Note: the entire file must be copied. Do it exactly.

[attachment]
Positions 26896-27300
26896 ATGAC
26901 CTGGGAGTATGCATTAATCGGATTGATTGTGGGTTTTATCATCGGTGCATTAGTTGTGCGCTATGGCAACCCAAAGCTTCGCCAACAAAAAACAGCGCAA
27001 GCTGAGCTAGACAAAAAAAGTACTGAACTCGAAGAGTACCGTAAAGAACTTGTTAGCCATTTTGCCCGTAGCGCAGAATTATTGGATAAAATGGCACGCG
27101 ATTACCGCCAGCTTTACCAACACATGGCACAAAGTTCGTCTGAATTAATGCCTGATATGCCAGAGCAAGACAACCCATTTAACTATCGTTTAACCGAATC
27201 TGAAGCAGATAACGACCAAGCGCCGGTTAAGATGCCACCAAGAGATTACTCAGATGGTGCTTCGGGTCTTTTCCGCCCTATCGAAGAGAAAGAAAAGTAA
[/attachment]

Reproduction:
Positions 26896-27300
26896 ATGAC
26901 CTGGGAGTATGCATTAATCGGATTGATTGTGGGTTTTATCATCGGTGCATTAGTTGTGCGCTATGGCAACCCAAAGCTTCGCCAACAAAAAACAGCGCAA
27001 GCTGAGCTAGACAAAAAAAGTACTGAACTCGAAGAGTACCGTAAAGAACTTGTTAGCCATTTTGCCCGTAGCGCAGAATTATTGGATAAAATGGCACGCG
27101 ATTACCGCCAGCTTTACCAACACATGGCACAAAGTTCGTCTGAATTAATGCCTGATATGCCAGAGCAAGACAACCCATTTAACTATCGTTTAACCGAATC
27201 TGAAGCAGATAACGACCAAGCGCCGGTTAAGATGCCACCAAGAGATTACTCAGATGGTGCTTCGGGTCTTTTCCGCCCTATCGAAGAGAAAGAAAAGTAA